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Higher ground

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Local country band Lower 40 — with a top 30 single and having had shows in front of audiences numbering in the thousands — ostensibly became a band because of vocalist Kyle Earhart’s height.

In 2011, Land Run Records needed a band to be in a film.

“They had this vision of a trio-type band where there is a tall singer,” Earhart said. “I’m 6-foot-5, so that made sense.”

Lower 40 initially just wrote music for the soundtrack, and the movie never ended up happening. At that point, the band realized their own potential as a group and started playing shows and writing together.

But Earhart is not sad about that turn of events.

“The movie falling through was probably one of the best things that happened to this band,” he said.

Other members of the band include guitarists Nick Work and Zach Felts, bassist Michael Lloyd and drummer Sherman Haynes. They all come from Oklahoma, but they each bring unique backgrounds to the music.

“When we write our songs, it’s about our experiences,” Lloyd said. “And even though we are all from Oklahoma, we have all lived different lives. Some of us got to go to river parties, and some of us had bonfires in pastures.”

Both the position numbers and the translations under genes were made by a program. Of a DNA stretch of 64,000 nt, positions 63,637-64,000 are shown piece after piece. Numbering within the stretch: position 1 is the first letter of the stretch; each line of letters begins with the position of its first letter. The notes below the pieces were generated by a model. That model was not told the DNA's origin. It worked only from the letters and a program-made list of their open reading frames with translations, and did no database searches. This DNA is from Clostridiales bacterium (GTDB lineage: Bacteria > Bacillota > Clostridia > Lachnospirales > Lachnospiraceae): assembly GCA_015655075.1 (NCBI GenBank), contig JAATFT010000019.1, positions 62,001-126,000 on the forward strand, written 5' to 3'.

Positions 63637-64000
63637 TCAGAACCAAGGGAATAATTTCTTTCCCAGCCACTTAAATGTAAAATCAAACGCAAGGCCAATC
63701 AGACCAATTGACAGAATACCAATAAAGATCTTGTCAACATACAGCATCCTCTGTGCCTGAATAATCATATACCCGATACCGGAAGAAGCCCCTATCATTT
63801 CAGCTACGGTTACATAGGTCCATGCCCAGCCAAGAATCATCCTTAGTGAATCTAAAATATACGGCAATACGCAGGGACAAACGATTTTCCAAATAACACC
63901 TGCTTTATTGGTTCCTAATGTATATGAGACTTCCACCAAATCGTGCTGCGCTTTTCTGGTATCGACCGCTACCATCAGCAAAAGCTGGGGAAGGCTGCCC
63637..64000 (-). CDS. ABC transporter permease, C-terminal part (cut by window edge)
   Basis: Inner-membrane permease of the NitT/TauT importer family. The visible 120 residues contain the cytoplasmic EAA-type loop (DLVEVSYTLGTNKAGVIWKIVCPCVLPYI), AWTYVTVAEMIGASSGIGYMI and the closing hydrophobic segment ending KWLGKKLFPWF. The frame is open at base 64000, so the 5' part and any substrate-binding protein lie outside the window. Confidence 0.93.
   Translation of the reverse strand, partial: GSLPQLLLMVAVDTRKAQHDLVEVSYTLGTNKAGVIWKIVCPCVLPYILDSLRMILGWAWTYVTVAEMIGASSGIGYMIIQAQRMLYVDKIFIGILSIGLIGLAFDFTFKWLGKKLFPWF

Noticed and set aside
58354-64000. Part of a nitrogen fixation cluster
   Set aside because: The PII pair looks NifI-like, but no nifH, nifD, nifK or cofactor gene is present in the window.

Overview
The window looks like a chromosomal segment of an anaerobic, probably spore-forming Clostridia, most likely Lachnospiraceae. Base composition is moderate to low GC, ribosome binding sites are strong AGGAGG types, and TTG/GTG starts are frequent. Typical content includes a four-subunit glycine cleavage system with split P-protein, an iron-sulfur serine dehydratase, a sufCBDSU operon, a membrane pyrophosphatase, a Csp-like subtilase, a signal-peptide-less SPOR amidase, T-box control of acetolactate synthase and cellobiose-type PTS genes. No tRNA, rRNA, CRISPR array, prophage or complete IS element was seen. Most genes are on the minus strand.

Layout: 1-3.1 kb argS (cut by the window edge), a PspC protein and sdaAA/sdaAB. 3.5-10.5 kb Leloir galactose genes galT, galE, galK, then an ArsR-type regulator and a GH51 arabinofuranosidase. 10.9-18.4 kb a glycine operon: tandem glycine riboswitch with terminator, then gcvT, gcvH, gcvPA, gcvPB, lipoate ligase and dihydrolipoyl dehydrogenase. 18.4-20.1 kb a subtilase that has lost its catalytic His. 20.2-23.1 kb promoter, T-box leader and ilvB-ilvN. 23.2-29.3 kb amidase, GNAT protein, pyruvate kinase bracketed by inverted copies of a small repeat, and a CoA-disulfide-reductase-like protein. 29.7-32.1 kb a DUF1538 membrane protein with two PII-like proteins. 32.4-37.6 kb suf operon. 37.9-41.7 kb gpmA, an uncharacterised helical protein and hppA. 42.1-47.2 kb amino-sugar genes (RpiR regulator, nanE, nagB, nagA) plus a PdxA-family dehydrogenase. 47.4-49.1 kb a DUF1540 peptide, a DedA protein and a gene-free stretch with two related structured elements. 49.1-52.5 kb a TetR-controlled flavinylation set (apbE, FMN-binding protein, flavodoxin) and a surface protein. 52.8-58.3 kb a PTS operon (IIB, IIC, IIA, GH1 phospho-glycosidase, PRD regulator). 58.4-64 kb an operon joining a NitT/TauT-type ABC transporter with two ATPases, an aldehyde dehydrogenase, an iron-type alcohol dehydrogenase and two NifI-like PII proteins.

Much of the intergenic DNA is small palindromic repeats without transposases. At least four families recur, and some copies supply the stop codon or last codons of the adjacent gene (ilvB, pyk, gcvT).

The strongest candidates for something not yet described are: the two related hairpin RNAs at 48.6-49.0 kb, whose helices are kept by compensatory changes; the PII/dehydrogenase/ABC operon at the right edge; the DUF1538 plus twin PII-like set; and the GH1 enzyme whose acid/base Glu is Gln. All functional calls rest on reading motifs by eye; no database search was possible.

The band is acutely aware of its Oklahoma roots, and its members realize that their upbringings are different than a lot of people they could potentially reach with their music.

“What we love about music is the ability it gives people from all over with completely different lives to connect to one another and create invisible communities,” Felts said.

If
any young country band from Oklahoma is poised for this sort of
cross-regional success, it is Lower 40. The height of the lead singer
aside, every member of the band brings years of experience and talent to
the group.

They all
attended ACM@UCO, and their musical talent and professional aplomb
helped their first single, “Call Me Crazy,” reach the top 30 in the
Texas regional charts, which includes Arkansas, Oklahoma, Kansas, New
Mexico and Texas.

In
addition, the band has opened for huge country artists like Sammy Hagar,
Scotty McCreery, Gretchen Wilson and Thomas Rhett. They also recently
headlined the Jake FM Birthday Bash, performing for an audience of
2,500.

Earhart explained how these big shows were essential in spreading knowledge of the band through wordof-mouth buzz.

“That’s
what the music industry is about: sharing music,” he said. “People will
say, ‘Hey, have you heard this band? I heard them last night for the
first time.’ I think our Facebook and Twitter have doubled alone in fans
this year, just from those three or four big shows.”

But people would not have this reaction if not for the band’s tight sound and shared chemistry on stage.

“When
we’re on stage, we’re in a whole other world. All five of us together
are in the same mentality,” Earhart said. “It’s like a twin thing, but
between all five of us.”

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